Shadows & Dust / Vol. V, Issue 3

I spent this morning visiting the local health and human services building, workforce center and local library, among other places, to pass out flyers and “curb kits” for a lunch reception we’re having tomorrow at The Refuge. It will be held during our regular Refuge Café hours from 10 a.m.-2 p.m., and is especially designed to welcome our neighbors who are struggling with homelessness. People like Mike, who I met today on the off-ramp of a local highway.

This is not just a Refuge thing either.We’re working in partnership with several other churches and with Broomfield’s housing authority to try to get the most accurate count possible of people who are homeless for this year’s Point-in-Time (PIT) survey. (It’s facilitated by the Metro Denver Homeless Initiative throughout our entire region.) Our hope is that more accurate numbers will help us raise awareness of the need for more affordable housing here in Broomfield. And on a more immediate level we’re hoping a hot meal, a care package and a chance to win a gift certificate for gas or groceries will offer some hope to folks who are in the midst of difficult circumstances.

It’s easy for me to feel overwhelmed by all the suffering in the world, especially on days like today, which is why I turn to the wisdom of others who have walked similar paths before me. Check out the following books and movies for their treatment of suffering and beauty and community and possibility:

“Into the Wild” — Just watched this 2007 biographical film about a passionate young man who leaves the trappings of civilization behind. It’s directed by Sean Penn and based on the 1996 book by Jon Krakauer. Powerful, sad, worth watching if you’re in the mood for something challenging and meaningful.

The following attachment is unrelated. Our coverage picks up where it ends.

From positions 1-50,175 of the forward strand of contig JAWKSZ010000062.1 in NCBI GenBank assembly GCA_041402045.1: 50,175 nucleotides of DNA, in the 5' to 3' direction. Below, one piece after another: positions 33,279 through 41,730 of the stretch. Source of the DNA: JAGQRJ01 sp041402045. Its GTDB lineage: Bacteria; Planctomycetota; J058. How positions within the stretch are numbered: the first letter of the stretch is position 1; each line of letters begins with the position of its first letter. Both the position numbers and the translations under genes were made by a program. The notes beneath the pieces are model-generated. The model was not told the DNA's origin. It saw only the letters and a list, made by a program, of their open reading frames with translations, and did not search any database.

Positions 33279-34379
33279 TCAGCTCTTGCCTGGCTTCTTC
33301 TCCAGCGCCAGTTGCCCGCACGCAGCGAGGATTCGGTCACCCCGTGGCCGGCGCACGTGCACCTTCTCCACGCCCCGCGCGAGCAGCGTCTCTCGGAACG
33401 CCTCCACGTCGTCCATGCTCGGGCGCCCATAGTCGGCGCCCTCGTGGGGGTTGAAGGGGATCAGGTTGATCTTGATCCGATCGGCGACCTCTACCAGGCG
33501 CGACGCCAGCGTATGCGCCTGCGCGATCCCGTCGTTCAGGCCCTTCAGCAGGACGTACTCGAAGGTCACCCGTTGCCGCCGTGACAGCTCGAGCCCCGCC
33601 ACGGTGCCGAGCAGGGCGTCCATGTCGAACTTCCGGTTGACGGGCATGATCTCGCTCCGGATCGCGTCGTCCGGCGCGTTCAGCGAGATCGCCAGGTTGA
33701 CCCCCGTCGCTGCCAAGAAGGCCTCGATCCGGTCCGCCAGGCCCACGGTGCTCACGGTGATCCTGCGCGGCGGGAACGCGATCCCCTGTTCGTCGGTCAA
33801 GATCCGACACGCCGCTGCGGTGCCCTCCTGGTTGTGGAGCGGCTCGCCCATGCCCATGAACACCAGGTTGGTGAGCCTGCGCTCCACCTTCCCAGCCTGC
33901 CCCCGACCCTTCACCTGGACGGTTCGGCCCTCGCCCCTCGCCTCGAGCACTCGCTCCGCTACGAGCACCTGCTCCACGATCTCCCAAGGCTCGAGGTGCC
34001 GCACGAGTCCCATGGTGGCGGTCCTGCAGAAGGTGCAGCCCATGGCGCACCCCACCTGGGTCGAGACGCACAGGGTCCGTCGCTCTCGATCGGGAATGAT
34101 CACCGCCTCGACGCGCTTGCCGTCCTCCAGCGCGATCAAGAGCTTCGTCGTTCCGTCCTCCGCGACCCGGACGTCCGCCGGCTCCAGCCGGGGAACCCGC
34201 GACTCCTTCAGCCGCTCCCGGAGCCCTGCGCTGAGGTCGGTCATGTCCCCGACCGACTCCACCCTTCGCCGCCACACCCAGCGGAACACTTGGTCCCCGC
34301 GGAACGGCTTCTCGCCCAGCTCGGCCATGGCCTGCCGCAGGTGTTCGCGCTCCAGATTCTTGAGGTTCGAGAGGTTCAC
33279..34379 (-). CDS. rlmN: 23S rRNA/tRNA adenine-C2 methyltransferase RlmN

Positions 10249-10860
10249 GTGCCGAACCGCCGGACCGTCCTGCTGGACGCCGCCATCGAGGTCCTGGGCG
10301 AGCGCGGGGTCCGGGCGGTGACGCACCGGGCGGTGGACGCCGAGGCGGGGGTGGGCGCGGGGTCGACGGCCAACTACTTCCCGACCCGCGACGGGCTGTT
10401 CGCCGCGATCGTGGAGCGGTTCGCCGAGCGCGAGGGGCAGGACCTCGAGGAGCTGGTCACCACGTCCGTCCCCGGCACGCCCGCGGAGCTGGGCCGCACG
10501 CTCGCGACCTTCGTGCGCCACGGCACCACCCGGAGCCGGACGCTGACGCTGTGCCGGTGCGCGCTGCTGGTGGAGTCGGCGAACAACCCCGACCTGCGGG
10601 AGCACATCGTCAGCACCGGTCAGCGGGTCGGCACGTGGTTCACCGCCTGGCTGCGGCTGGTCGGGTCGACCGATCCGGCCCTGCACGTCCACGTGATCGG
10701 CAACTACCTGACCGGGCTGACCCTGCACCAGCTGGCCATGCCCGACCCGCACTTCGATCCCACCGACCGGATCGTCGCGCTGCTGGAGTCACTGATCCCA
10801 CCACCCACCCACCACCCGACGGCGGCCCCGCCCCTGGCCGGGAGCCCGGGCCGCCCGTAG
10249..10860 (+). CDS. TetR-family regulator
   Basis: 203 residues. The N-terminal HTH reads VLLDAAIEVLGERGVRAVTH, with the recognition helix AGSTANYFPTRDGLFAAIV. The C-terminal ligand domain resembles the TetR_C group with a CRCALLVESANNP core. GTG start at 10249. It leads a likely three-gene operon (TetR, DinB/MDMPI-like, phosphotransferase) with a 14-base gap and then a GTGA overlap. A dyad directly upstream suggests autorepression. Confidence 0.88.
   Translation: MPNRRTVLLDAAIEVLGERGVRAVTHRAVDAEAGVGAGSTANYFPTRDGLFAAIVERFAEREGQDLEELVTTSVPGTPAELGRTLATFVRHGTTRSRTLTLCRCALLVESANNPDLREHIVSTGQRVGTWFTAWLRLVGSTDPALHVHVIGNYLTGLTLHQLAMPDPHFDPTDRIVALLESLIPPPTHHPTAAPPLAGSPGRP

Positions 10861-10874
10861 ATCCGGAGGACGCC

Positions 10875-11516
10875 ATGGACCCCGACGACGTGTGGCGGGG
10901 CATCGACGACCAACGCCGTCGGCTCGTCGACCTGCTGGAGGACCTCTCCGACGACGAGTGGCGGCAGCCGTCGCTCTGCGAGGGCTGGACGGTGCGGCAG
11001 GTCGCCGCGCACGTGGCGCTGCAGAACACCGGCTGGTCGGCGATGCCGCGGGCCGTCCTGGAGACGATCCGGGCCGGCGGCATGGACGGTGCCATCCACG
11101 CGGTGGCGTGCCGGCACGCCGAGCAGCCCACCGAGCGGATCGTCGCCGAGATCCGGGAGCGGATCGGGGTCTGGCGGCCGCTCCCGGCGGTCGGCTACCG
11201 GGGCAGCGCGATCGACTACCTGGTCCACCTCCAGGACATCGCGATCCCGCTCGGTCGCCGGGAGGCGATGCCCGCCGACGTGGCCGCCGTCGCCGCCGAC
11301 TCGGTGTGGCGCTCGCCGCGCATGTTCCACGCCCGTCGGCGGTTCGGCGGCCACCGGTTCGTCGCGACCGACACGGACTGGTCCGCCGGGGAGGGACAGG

You Don’t Have to Say You Love Me: A Memoir by Sherman Alexie — One of my favorite authors published a memoir last year on his beautiful and painful and complicated relationship with his mother. Like his other books, this one is funny and poignant and irreverent in all the best ways.

I’m Still Here: Black Dignity in a World Made for Whiteness by Austin Channing Brown — This book won’t actually come out until May, but it’s already gotten great reviews.

Aunt Safiyya and the Monastery: A Novel by Barbara Romaine and Bahaa’ Taher — Taher, one of the finest Arab novelists writing today, weaves a story about division and revenge through the desperate journey of a young Muslim man who finds refuge with a group of Coptic monks.

The Dream of God: A Call to Return by Verna Dozier — This schoolteacher-turned-theologian helped revolutionize Bible study and help empower a generation of Episcopalians.

The Thin Light of Freedom: The Civil War and Emancipation in the Heart of America by Edward L. Ayers — An important history from below of our country’s most cataclysmic era.

Looking for a calendar for the year? Recently came across a great liturgical one that highlights the Christian “seasons.

Costs of War — This project of Brown University presents some very interesting and revealing statistics that every American should know.

Marrton Dormish

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